HHS could announce Title X regulations banning Planned Parenthood Friday
HHS plans to announce forthcoming regulations on Friday that would ban Title X family planning providers from referring patients to abortion clinics and prohibit funding for Planned Parenthood.
A White House aide this week confirmed HHS will announce the ban on Friday.
Republican lawmakers of the House and Senate have called on HHS Secretary Alex Azar to implement what women's health groups call a "domestic gag rule," which the Reagan administration implemented in 1988, that would block grantee providers from referring pregnant women for abortions if they want them as well as banning all funds from going to family planning clinics that offer abortion services.
It is unclear whether HHS will announce an emergency rule, which would hit the Title X networks immediately, or post a notice to propose rulemaking. The latter option would slow the process because the public would have the chance to comment, and comments would need to be reviewed before the rule could be finalized.
The timing of the announcement likely throws a wrench into what has already become a messy application process for this year's Title X grants. All Title X grantees need to re-apply for funding this year since the Trump administration cut the previous three-year funding cycles to one year. Applications are due May 24.
In its delayed funding announcement for the Title X family planning grants, the HHS Office of Population Affairs seemed to change the focus of the grants by expanding criteria to include abstinence education, natural family planning and so-called "fertility awareness-based methods," although the announcement said these can't be the only methods offered.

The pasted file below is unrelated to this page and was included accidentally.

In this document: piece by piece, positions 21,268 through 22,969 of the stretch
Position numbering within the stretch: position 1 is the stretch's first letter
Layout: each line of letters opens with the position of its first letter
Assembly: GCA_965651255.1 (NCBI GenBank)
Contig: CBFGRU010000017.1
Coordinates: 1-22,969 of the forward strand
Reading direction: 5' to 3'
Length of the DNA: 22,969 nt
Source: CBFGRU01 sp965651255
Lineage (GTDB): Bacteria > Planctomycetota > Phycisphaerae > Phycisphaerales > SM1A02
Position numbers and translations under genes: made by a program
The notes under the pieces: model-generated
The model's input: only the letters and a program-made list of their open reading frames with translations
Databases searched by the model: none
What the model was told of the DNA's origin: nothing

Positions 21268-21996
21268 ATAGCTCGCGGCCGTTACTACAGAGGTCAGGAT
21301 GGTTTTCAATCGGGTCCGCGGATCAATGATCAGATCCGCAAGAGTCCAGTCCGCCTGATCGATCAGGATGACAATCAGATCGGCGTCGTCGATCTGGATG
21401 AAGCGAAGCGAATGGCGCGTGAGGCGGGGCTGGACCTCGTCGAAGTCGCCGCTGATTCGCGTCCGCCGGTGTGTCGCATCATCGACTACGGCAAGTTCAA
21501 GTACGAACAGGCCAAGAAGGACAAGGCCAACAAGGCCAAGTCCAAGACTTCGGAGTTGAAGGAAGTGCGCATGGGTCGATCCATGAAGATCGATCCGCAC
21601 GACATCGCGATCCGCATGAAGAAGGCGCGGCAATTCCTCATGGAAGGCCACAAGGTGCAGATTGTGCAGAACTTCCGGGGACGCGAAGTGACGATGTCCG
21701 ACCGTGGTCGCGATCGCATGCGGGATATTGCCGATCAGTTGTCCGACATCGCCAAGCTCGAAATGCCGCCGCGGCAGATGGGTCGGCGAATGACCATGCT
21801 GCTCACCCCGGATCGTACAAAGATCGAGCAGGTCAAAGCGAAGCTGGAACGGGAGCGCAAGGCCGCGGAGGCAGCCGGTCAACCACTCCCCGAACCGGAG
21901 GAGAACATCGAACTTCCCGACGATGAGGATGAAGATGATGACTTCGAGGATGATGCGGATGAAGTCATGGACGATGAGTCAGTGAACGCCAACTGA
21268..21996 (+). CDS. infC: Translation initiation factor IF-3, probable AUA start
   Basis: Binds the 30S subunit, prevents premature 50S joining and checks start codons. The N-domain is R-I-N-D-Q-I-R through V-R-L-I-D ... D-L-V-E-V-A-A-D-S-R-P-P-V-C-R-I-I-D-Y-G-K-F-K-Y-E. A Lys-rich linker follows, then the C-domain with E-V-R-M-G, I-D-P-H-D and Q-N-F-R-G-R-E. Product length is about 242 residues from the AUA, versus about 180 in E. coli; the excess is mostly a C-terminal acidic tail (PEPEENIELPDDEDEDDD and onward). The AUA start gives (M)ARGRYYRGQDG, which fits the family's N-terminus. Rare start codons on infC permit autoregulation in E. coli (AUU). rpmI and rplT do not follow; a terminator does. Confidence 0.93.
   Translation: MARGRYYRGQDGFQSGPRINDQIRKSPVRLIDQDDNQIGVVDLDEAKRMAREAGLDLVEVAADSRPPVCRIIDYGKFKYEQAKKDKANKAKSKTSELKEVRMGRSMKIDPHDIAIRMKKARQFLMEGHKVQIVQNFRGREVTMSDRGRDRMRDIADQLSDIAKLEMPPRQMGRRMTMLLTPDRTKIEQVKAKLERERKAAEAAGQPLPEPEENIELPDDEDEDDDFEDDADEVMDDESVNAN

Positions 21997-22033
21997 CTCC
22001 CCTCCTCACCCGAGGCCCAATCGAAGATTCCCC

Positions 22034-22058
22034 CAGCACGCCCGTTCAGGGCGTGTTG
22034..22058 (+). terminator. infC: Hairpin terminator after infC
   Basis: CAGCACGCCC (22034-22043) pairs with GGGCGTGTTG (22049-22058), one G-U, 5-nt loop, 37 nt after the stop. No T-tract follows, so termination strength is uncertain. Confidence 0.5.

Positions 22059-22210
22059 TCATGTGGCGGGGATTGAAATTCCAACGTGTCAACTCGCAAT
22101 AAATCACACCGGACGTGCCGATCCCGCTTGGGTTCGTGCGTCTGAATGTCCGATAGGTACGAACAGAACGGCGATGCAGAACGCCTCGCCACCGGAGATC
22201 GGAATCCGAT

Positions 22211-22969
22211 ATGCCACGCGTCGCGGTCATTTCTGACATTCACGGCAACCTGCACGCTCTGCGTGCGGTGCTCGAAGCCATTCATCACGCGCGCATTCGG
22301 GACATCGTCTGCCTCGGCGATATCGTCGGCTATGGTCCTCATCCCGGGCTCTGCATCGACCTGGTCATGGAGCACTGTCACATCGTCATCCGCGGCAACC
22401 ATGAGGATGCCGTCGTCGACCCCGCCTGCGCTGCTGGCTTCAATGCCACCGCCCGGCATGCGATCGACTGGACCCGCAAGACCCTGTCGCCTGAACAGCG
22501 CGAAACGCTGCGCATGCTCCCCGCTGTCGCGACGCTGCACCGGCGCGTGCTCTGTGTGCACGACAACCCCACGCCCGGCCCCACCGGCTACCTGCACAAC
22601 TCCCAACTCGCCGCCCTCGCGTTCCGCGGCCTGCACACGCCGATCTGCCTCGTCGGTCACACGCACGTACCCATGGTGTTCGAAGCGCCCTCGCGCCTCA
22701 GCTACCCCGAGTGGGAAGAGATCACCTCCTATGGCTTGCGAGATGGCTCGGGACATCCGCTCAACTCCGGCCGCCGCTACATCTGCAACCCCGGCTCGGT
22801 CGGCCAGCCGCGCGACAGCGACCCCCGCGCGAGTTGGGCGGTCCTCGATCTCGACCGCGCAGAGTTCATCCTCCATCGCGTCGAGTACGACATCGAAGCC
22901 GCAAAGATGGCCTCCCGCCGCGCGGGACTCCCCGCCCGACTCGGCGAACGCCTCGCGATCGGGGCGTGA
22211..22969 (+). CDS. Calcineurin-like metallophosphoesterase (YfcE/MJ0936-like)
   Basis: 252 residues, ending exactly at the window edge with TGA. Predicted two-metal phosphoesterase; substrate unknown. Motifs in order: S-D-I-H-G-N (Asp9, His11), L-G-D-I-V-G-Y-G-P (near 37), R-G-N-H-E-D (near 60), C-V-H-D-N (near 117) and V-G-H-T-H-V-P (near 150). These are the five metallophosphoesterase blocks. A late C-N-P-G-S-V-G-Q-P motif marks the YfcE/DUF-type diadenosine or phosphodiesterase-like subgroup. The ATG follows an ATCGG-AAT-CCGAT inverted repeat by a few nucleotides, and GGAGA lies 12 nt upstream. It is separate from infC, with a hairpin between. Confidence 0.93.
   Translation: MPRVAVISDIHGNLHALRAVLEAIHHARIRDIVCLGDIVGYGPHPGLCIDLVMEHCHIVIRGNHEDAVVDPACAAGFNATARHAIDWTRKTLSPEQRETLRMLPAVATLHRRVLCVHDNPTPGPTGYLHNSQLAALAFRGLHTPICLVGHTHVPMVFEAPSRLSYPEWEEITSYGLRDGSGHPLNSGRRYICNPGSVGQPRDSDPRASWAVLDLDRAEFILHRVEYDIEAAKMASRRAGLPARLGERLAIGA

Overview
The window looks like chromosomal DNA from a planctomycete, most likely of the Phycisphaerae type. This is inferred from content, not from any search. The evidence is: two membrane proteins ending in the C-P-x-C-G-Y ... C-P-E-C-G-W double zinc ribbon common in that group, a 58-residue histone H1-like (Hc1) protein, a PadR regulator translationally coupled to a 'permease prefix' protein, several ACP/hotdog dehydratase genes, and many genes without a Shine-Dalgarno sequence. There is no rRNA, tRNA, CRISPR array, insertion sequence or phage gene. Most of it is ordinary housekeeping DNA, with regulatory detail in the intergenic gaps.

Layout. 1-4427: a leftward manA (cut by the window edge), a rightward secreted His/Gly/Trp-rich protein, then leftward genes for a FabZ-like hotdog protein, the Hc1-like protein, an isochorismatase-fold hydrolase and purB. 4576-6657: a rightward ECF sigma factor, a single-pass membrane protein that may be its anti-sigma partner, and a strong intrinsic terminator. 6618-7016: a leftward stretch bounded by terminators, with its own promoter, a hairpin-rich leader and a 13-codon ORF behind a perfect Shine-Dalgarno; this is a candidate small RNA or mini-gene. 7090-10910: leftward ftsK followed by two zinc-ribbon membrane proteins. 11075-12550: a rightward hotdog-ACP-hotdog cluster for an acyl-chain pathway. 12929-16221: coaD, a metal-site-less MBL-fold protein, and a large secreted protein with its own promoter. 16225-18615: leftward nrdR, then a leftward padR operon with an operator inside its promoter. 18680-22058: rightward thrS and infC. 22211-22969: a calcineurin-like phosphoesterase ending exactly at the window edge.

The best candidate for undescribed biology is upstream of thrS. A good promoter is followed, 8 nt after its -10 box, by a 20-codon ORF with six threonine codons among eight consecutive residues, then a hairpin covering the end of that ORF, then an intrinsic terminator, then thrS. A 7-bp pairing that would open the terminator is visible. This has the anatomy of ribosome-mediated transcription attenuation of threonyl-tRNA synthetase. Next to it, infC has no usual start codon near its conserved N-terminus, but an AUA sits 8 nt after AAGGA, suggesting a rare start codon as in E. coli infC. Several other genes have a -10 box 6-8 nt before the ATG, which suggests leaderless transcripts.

The American Civil Liberties Union and National Family Planning & Reproductive Health Association sued HHS this month, asking a U.S. District Court in Washington to block the new criteria. Planned Parenthood of Wisconsin, Planned Parenthood of Greater Ohio and the Planned Parenthood Association of Utah filed a separate, companion lawsuit in the same court. This week, 20 state attorneys general led by California Attorney General Xavier Becerra filed an amicus brief in support of the lawsuit.
The Reagan administration in 1988 was the first and only administration to put these limitations on the Nixon-era family planning program. Women's health and public health groups and physicians have urged HHS Secretary Alex Azar not to advance the policy, worrying the Trump administration will follow Reagan's approach.
In a letter to Azar, 110 public health groups said such a rule would "further entrench inequity in our nation's health care system."
The rule "would also contravene commonly accepted ethical and medical standards, such as those upheld by the American College of Obstetricians and Gynecologists and other professional medical organizations, which underscore informed consent as the cornerstone of medical care," the groups said.
A key part of the rule would prohibit Planned Parenthood from Title X grants by mandating "physical separation" requirements of providers of family planning services and providers of abortion. While Title X and Medicaid by law can't fund abortions, the programs can pay for obstetric, contraceptive and other women's health services.
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